What's in the cards for 2021? We predict a pivot to smaller agencies.

Kathryn Slater I’m an Associate Creative Director specializing in brand strategy and copywriting, and my approach relies on empathetic leadership, close collaboration with designers, and a knack for getting straight to the heart of a brand with storytelling and stand-out creative. I gain most of my inspiration from New Yorker cartoon captions and believe that all first drafts should be burned with actual fire.

In 2020, a lot changed. (Is that the understatement of the century?) And to focus on our industry, creative agencies have not been spared the rapid-fire shift underway since COVID-19 began spreading throughout the world at the beginning of the year. So now, as we cross off the last days of the 2020 calendar, and hold our collective breath for a successful roll-out of vaccines around the world, we look toward 2021 and wonder — what’s next?

First things first — according to Forrester, the industry has seen a 23% drop in marketing spending this year. So if you’re an agency relying on this revenue, and the survival of the brands you work with, you were likely forced to make some changes. One of those changes has resulted in a major loss of talent. While many agencies applied for and received paycheck protection loans through the federal government, when that funding ran out, layoffs became unavoidable. Unfortunately, this trend is predicted to continue through 2021. When this major contraction starts to stabilize, US agencies will have lost 52,000 jobs. That’s fifty-two THOUSAND talented people, wondering what’s next.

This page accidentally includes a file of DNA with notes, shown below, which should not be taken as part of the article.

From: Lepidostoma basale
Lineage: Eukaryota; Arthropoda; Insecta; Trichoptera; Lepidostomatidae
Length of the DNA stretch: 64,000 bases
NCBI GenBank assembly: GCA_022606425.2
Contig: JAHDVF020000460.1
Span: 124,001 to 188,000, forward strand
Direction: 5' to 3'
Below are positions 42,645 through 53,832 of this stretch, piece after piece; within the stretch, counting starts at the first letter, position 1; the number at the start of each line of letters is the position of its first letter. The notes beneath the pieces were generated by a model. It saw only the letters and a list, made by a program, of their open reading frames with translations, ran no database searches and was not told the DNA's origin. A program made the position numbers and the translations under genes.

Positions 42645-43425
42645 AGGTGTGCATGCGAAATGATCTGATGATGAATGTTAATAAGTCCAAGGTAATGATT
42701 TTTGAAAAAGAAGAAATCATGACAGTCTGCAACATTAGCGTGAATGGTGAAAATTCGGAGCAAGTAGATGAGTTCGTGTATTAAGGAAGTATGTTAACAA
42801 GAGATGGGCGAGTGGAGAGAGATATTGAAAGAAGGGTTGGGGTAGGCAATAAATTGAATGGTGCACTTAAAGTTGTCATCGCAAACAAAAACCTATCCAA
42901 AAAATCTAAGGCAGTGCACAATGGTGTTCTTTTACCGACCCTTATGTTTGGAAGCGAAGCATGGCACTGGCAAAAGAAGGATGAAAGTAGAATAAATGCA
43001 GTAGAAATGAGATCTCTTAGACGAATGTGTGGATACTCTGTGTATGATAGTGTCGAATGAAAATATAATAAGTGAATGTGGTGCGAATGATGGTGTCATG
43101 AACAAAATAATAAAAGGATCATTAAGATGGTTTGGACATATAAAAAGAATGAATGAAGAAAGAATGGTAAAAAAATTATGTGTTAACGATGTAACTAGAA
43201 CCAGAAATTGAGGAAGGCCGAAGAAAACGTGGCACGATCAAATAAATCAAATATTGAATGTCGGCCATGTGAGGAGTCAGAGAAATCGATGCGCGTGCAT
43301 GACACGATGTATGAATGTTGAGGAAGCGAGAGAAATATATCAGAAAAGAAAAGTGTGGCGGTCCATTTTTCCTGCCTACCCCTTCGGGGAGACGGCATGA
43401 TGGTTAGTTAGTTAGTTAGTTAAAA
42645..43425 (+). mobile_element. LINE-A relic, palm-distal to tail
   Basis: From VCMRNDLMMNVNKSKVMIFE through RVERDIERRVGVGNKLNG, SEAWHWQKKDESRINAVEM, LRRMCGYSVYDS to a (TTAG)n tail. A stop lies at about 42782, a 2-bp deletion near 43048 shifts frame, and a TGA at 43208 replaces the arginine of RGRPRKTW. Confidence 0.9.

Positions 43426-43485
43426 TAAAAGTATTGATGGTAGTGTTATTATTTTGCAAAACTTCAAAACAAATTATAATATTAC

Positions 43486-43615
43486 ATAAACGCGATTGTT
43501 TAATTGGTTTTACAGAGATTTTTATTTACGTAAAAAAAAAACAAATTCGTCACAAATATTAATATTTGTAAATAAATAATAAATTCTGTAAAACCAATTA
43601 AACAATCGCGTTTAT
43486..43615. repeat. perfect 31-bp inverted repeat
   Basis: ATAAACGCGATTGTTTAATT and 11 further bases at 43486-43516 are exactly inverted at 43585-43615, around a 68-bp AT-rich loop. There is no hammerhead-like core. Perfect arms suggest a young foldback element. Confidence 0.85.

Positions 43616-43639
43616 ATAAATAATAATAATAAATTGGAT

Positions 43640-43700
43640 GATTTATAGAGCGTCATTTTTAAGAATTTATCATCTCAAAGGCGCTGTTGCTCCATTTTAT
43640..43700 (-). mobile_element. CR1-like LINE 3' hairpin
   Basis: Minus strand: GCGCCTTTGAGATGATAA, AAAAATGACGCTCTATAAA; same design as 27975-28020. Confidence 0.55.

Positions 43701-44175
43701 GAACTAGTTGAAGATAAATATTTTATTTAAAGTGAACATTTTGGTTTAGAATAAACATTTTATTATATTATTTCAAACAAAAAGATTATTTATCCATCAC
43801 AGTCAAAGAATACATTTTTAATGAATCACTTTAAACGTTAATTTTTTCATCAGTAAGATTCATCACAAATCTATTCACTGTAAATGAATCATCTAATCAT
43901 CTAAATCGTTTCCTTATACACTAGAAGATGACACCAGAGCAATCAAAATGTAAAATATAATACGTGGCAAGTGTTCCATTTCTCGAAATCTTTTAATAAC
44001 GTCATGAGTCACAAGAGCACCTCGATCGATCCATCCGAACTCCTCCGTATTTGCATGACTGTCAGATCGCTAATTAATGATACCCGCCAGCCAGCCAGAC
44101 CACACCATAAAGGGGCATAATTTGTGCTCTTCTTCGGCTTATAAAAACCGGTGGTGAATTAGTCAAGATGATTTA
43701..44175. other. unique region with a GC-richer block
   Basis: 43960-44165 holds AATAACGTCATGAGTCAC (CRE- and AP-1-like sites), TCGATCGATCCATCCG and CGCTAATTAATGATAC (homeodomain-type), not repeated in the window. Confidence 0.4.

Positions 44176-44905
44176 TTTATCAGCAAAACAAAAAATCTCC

Changes in consumer behavior

From the consumer side, 2020 has been marked by major shifts in behavior and values, which has required creative pivoting in marketing tactics, and has changed the type of agencies brands are looking to partner with in order to grow. 

What’s trending for 2021? Smaller scale, independent agencies. 

It’s not hard to find examples of this shift out in the world. Dominos pizza ended their partnership with MDC Partners’ CPB, and signed on with independent agency WorkInProgress. Ferrero USA traded Omnicom’s Merkley & Partners for Terri & Sandy as its U.S. creative agency of record for their brand, Nutella. And, Seventh Generation shifted its account from MDC’s 72andSunny to independent agency Opinionated

Why are large brands choosing small, indie shops over large holding companies? Well, as an independent agency, we have a few ideas.

They’re nimble. (Trust us, we know.)

At a big agency, particularly one of the big holding companies that has multiple agencies under its umbrella, there’s a lot of red tape and bureaucracy. When the pandemic started, campaigns that had already been paid for and planned had to be thrown away. Ads that were funny in January were looking tone-deaf by March. And to add to complications, brands (not all, but many) were seeing a dramatic decrease in revenue, making it all but impossible to pay their agencies to make something new (and culturally relevant/timely/sensitive), quickly.